Not Such A Serious Thing
Metaphors force us to hold words up to the light and consider whether we truly understand them. You can’t write–or have a conversation–for long without using one, whether you mean to or not. Language forces us to equate things to make sense. Chaos ensues.
“Chaos is a friend of mine.”
Though this can’t literally be so, we understand what Bob Dylan meant when he said it.
Or at least we think we do. Does his friend bring chaos, or does the Nobel laureate live in a state of disarray? Does he enjoy frenzy like he enjoys a companion? Whatever his intention, we’ve created possible meaning by just digging around.
The joy of a metaphor is that you can play with it. It's not such a serious thing. Being definitive defeats its purpose. Multiple possibilities allow you to draw new discoveries from what once felt settled.
Plenty of conclusions about wine are made down on one’s hands and knees in a soil pit, with an eye pressed to a refractometer, or while attempting to identify a bottle in a paper bag. These conclusions are helpful. But, as is often the case in a culture so in love with reduction, we tend to get stuck in a rut of language that, in turn, can get us stuck in a rut of taste. Examining our language can reveal something meaningful about wine.
Wine is surprising, humane, and playful. It is a solution, a refreshment, and a toxin. There are things about it you can only know with your nose, tongue, or hands. But the words whispered in your ear just before you drink can dampen or rouse those instruments. We are impressionable: The way we think and speak can change the way we taste and choose. Let’s be curious about the words we use to describe things. Or at least hold them up to the light every once in a while to keep our instruments calibrated.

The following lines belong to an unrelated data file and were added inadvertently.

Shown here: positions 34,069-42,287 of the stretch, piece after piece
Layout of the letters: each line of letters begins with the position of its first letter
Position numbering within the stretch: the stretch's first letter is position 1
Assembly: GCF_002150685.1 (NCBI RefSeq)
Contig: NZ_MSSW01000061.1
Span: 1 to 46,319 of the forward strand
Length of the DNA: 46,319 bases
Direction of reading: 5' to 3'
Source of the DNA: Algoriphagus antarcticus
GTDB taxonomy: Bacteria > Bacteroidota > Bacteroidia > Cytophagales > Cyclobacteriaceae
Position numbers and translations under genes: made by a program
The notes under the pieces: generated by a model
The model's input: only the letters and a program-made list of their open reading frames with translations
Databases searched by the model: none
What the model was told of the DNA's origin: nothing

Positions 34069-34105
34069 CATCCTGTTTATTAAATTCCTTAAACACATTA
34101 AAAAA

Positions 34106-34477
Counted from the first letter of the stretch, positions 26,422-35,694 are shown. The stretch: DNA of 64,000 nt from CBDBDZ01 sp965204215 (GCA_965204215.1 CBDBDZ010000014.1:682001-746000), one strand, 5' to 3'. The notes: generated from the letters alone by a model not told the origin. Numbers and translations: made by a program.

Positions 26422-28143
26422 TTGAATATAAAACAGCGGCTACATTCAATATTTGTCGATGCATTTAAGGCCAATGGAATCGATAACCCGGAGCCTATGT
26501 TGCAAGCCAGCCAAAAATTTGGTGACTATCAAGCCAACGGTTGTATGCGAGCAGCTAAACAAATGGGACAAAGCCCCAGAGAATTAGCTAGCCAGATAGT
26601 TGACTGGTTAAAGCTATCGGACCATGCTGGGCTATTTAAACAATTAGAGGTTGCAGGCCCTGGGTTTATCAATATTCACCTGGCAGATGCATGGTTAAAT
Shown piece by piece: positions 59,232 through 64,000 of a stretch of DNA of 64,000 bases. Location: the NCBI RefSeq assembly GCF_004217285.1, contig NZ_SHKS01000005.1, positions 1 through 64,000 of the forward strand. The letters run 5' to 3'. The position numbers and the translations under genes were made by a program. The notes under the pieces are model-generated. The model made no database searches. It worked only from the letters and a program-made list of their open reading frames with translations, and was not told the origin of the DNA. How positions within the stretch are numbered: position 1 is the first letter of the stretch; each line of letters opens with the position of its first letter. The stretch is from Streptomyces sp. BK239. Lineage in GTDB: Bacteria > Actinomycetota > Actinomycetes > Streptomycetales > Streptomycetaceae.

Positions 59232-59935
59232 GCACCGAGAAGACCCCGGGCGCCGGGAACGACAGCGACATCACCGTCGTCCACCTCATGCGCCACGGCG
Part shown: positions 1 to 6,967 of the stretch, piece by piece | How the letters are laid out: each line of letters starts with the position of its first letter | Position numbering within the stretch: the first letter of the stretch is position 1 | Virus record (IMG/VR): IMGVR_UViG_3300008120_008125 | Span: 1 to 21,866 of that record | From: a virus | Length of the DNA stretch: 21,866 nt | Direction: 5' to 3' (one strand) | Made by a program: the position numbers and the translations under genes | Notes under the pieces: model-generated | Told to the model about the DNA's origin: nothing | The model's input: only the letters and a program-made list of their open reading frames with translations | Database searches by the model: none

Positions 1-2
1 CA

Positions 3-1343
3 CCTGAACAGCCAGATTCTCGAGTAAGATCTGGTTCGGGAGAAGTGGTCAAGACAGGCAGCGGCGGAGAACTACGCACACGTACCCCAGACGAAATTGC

To that end, here’s my mixed metaphor for wine that I hope may, even for a moment, make the old seem new, the axiomatic, inestimable.
Wine is a map, a watch, a friend, and a memory.
First, a map.
1. We Couldn’t Help Ourselves
Mappa mundi, a medieval Latin phrase, means “sheet of the world.” We’ve lopped off the first three letters and use those as our modern English derivative.
Maps mark physical territories: widths, heights, and routes. They are topographic, thematic, navigational, and cadastral. They are as literal as satellite images and as imaginary as political borders. They show young men where to drop a nuclear weapon, and they guide an Instacart driver to your door. They promise salvation just over the ridge and break bad news about a slowdown on the 405.
To map is to associate elements of one set with those of another. It is to record the spatial distribution of something. To diagram relationships.
We map things out to get our plans straight. When our thoughts are jumbled, we’re all over the map. When we do something noteworthy, it puts us on the map. People used to call their own faces maps.
Where my friends and I make wine in Redlands, California lives a couple named Jack and Laura Dangermond who bought “the last wild expanse of California coastline.” Twenty-four thousand acres of sage and oak just west of Lompoc where “mountain lions still hunt marine mammals on the beach.” They’ve turned it into a lab where thoughtful people can take a close look at wilderness then figure out if there’s anything we can still do to keep the climate from destabilizing.
Back home, Jack and Laura founded and run a company called Esri, which is an acronym for Environmental Systems Research Institute. They’ve built many products, including ArcGIS which is a family of software that allows people, corporations, and governments to build very detailed digital maps. This, in large part, is what earned them the money to buy a chunk of California’s heel and still have enough left over to make the Giving Pledge: a commitment to contributing the majority of their personal wealth, upon their death, to the activities on which Esri is presently focused, which include improving geographical literacy, conserving open space, and contributing to their community.